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Father’s Day 2022: Affordable Bourbons Under $35

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About the Author: Adam Terry is a thirtysomething salesman in the heating and manufacturing industry, and he’s moreover Dappered’s resident shoe & denim expert. He enjoys bourbon, boots, sneakers, raw denim, and working on on his dad bod father figure.

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Father’s Day is the yearly U.S. holiday that celebrates the fathers and father figures in our lives. Many people enjoy spending time with their family and giving their fathers a small token to show their love and appreciation. Odds are your father doesn’t need flipside necktie, 400-piece socket set, house slippers, or pair of grilling gloves. If your father is anything like me, odds are he would rather sit virtually the kitchen table with you and the family, sharing funny stories and warm memories of the good ol’ days over a glass of whiskey from a snifter you’ve gifted him.

Dappered tragedian Jason P. did a unconfined job walking readers through the nuts of bourbon in this post, tent mashbills, proof, and a handful of big name distillers like Wild Turkey instead of non-distilling producers like MGP. Like Jason, I’ve moreover tried to stay true to Dappered’s affordable quality theme by recommending wontedly misogynist and relatively affordable choices. Affordability is highly subjective – one man’s $60 “daily drinker” snifter is flipside man’s monthly bourbon budget. So, I’ve recommended an overflowing skillet of bottles that should be misogynist on most store shelves throughout the country including a few of those NDP bourbons.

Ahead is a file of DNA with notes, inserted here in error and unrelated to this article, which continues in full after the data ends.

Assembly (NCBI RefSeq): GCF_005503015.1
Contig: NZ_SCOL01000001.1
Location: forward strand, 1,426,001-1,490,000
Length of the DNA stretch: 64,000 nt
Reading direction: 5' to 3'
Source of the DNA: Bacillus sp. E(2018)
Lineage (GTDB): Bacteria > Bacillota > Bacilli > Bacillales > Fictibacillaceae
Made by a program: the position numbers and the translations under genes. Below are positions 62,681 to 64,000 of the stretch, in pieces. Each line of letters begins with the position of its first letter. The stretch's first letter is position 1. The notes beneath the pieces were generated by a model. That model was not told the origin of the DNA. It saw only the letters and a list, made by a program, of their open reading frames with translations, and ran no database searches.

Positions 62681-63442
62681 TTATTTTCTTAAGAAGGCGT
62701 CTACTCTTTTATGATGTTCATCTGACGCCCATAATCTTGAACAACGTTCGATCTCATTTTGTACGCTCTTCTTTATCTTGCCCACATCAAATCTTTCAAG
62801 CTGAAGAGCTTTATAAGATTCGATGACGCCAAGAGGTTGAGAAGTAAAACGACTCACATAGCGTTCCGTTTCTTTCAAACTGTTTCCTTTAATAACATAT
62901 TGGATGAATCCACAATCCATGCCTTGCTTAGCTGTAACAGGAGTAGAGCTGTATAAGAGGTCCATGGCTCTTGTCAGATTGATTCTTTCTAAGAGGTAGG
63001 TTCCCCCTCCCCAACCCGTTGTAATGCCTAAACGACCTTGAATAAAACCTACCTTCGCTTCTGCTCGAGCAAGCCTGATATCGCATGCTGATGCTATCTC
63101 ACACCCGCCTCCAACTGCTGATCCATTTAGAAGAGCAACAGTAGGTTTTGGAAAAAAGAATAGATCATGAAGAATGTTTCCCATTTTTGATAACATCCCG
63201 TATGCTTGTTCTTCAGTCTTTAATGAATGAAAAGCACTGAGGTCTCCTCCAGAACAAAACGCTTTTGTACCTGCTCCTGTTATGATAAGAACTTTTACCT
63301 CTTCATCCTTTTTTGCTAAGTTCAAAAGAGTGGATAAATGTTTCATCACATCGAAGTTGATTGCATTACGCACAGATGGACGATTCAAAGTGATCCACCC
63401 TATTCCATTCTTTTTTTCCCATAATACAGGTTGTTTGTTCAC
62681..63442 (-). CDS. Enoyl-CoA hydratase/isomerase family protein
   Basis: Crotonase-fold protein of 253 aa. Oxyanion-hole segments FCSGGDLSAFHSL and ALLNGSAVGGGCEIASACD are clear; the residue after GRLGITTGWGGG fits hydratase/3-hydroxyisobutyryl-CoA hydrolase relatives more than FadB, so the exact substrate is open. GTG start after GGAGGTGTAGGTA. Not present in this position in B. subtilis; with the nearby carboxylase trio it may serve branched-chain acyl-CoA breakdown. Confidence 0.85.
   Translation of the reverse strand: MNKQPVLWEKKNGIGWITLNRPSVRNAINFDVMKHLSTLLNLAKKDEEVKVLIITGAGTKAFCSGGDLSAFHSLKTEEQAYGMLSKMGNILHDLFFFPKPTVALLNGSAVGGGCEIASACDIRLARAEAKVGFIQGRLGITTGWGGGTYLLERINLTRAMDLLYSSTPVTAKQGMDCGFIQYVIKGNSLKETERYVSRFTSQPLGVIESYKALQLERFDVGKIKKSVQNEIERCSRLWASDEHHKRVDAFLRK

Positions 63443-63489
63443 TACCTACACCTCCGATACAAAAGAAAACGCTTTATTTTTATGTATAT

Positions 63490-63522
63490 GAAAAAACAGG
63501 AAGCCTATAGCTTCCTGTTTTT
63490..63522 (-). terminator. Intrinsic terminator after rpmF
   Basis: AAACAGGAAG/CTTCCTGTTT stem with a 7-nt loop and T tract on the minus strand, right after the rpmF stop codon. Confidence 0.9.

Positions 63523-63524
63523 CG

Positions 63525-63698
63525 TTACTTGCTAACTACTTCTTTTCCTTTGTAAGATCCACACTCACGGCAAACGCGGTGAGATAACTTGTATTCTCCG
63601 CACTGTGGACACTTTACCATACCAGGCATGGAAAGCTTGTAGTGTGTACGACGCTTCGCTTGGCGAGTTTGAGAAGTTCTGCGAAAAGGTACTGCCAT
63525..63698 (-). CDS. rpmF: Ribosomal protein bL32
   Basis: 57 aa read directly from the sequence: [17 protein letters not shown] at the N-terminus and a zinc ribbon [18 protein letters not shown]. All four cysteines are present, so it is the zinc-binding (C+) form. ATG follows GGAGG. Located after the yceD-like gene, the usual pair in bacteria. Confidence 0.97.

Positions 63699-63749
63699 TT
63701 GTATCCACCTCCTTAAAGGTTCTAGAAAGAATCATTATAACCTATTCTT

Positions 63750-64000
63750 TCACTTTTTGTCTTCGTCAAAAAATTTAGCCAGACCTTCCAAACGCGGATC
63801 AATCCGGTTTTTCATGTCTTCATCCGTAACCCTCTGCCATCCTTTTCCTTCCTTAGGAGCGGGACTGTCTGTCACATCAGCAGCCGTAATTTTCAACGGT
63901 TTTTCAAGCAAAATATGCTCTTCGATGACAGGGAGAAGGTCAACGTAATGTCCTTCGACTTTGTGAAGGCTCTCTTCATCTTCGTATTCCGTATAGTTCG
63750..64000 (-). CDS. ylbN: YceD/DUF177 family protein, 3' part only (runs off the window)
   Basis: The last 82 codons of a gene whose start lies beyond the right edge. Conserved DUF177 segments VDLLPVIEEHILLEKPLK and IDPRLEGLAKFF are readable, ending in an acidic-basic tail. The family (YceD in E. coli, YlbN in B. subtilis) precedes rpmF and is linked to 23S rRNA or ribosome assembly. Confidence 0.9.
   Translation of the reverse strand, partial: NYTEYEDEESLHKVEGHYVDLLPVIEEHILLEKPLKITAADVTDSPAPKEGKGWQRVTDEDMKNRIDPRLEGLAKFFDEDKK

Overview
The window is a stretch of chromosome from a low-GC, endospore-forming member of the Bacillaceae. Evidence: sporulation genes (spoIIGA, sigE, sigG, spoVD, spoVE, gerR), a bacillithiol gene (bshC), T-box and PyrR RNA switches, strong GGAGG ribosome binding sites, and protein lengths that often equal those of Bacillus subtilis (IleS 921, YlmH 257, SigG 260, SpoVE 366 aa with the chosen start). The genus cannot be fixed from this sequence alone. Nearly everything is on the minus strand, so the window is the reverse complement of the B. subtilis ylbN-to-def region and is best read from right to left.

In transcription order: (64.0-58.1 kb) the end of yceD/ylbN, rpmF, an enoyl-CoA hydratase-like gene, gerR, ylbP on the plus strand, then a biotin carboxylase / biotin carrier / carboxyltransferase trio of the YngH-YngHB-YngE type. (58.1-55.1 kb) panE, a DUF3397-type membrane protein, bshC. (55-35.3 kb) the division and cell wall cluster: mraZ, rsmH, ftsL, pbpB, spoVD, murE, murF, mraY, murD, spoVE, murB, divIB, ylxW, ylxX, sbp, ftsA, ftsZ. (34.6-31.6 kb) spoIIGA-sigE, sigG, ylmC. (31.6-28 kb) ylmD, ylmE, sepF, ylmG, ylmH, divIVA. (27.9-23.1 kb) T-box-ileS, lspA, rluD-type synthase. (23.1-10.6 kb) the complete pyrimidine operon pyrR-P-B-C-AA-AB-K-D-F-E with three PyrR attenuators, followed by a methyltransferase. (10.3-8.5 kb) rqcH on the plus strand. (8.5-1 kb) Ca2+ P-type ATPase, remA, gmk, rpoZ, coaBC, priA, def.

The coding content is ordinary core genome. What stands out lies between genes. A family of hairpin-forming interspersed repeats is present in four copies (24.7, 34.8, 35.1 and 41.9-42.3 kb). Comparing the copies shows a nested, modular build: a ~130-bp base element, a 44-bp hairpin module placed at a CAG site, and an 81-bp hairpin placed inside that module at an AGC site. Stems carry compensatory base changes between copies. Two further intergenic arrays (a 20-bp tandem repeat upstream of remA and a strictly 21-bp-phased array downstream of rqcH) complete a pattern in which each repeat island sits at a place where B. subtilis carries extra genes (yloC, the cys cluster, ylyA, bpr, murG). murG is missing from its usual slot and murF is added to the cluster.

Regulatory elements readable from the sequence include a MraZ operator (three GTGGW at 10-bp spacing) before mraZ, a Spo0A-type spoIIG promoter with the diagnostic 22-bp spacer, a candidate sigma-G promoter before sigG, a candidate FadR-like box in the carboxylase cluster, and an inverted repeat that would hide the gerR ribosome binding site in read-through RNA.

Bottles of bourbon

Pricing will naturally vary from state to state and plane from store to store. These prices were placid (or averaged) from national retailer Total Wine and Ohio’s state run OHLQ to get a solid running average. They may not represent pricing or availability in your neck of the woods. Apologies if you live in expensive cities like New York, Los Angeles, Seattle, or Honolulu!